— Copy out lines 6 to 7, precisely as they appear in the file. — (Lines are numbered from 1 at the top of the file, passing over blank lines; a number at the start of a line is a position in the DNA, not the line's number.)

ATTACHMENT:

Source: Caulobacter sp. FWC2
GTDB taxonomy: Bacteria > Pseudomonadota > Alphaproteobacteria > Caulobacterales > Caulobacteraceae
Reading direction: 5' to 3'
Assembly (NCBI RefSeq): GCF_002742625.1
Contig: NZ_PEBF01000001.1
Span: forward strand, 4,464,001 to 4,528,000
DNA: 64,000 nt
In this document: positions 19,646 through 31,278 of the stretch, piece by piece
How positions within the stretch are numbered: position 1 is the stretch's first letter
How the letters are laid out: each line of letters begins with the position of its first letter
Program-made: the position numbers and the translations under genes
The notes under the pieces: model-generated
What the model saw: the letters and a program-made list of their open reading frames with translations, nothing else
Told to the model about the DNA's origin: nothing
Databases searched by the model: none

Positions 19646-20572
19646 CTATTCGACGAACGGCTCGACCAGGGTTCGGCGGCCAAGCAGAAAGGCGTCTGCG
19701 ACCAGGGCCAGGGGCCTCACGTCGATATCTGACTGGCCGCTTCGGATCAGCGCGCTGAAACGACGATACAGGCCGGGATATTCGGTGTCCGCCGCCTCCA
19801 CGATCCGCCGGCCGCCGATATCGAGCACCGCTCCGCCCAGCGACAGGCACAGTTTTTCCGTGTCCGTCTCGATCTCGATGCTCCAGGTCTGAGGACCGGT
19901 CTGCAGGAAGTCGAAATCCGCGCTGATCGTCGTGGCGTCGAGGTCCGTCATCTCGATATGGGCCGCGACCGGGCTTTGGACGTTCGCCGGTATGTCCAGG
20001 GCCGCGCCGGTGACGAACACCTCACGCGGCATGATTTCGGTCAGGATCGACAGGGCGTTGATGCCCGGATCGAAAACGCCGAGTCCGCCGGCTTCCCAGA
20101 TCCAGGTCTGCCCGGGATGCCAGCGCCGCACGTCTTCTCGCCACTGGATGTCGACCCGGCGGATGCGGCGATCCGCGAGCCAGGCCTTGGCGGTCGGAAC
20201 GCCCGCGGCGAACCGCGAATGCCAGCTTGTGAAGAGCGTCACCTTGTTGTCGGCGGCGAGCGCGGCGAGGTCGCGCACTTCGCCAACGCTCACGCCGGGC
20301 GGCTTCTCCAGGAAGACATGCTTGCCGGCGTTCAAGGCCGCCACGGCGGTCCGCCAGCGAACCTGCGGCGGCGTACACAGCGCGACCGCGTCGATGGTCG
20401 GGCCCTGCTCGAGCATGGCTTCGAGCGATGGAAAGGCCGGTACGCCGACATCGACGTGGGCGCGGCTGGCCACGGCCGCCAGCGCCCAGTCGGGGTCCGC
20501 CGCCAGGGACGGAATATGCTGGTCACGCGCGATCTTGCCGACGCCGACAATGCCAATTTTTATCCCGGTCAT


Span: forward strand, 4,464,001 to 4,528,000
DNA: 64,000 nt